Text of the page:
Conspiracies about the widespread 5G rollout have spread since the technology was first announced, but they’ve mostly been easy to dismiss as just that, conspiracy theories. At least until now, because The Verge has reported that mid-range 5G waves might end up causing more flight delays in poor weather conditions.
Here’s a little background from the article:
Airplanes rely on radio altimeters to tell how high they are above the ground to safely land when pilots can’t see, and the FAA is now instructing 6,834 of them to not do that at certain airports because of 5G interference.
The FAA ruled on Tuesday that those thousands of US planes (and some helicopters) won’t be able to use many of the guided and automatic landing systems that are designed to work in poor visibility conditions, if they’re landing at an airport where there’s deemed to be enough interference that their altimeters aren’t reliable. “Landings during periods of low visibility could be limited due to concerns that the 5G signal could interfere with the accuracy of an airplane’s radio altimeter, without other mitigations in place,” FAA spokesman Lynn Lunsford tells The Verge.
According to the FAA’s written explanation, 5G waves will get in the way of guided or automatic landing systems, so if you’re trying to land somewhere that’s super foggy, your flight could either be delayed until conditions clear, or if you’re already in the air, the flight might be diverted to a different airport where the plane can land safely.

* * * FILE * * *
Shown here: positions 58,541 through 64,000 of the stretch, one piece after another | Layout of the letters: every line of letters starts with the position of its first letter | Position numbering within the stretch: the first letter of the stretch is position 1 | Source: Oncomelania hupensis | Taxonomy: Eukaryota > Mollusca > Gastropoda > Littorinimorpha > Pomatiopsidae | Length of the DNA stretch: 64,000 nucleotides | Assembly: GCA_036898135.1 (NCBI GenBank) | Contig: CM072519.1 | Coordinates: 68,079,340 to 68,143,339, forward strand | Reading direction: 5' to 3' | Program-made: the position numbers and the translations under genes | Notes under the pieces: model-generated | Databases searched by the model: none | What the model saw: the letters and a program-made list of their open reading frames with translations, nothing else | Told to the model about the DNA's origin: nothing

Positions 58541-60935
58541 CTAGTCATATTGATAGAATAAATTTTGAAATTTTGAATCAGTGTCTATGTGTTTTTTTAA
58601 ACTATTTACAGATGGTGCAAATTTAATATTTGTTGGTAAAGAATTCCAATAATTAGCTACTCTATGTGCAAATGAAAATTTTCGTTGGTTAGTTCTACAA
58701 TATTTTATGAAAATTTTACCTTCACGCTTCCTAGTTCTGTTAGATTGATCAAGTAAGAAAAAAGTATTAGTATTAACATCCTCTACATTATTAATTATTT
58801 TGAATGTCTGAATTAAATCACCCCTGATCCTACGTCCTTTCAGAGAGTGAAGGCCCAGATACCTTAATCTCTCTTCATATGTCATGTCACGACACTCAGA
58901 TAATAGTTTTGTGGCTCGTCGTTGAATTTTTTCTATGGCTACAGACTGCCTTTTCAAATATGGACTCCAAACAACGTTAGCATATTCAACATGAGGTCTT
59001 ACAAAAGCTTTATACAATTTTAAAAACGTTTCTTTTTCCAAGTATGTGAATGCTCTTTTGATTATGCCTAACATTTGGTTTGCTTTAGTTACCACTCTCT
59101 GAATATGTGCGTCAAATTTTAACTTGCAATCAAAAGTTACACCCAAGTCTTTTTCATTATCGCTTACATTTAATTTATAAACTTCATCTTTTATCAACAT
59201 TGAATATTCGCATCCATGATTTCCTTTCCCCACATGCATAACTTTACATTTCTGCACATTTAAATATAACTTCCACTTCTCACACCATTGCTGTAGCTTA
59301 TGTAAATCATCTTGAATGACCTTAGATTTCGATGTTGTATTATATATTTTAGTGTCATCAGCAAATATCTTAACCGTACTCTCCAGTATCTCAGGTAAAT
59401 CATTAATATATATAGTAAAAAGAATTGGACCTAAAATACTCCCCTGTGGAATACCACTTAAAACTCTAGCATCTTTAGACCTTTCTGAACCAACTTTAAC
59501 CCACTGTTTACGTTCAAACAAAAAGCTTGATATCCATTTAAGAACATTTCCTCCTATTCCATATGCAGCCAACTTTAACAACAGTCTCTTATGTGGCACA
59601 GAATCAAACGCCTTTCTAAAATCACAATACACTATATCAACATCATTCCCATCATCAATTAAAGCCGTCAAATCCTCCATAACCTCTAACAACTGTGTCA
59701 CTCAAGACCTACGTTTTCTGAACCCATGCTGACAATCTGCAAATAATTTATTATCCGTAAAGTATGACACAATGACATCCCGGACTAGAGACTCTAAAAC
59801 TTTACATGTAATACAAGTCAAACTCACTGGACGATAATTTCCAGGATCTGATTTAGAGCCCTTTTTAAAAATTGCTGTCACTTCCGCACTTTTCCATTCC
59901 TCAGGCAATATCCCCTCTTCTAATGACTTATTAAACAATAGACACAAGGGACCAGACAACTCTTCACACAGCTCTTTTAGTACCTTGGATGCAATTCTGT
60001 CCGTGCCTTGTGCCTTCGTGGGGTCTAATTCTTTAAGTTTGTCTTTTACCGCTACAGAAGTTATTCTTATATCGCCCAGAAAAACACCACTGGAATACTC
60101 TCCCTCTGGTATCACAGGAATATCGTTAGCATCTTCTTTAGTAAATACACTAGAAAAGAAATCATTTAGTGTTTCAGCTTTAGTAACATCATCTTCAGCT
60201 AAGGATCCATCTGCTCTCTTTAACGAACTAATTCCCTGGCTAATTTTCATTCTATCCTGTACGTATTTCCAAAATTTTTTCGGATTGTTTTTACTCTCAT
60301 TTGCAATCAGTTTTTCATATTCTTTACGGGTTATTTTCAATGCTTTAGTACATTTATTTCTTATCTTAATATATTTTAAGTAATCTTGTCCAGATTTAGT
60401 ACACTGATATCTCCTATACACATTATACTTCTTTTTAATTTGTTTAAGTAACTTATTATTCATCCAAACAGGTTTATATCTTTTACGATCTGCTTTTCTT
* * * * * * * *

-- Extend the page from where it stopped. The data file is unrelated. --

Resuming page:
Of course, these worries are all still in the hypothetical realm — but it’s obviously something the FAA wants to keep tabs on.
Verizon and AT&T were originally planning to roll out 5G this month, but they’ve pushed that back to January 2022 due to these concerns — and for six months, they might even tone down the power of the 5G towers until we get a better sense of how C-band 5G waves impact things like flight altimeters.
What’s most interesting is that C-band 5G waves and altimeters don’t operate on the same frequency, but they’re so close together that there’s cause for concern. The only way to really guarantee that no flight will have a problem is to retrofit planes with a band filter ... which could take years.
If you’re planning some travel at the start of the new year, you might see delays at airports in regions where the 5G towers will be rolling out first, which include big hubs like New York City, Los Angeles, Chicago, Detroit, and Dallas. A full list of airports expected to be impacted will be released soon, but you can reasonably assume most places you’ll be flying out of or into will make that list.
In case you are wondering, there are a lot of other groups that believe 5G isn’t going to cause any major problems for the airlines. The FAA isn’t convinced, though its concerns do seem to be more of the “preventative maintenance” bent rather than predicting that 5G will bring about an apocalypse. Basically, there’s no easy way to predict exactly what’s going to happen in January — we’re just going to have to wait and see.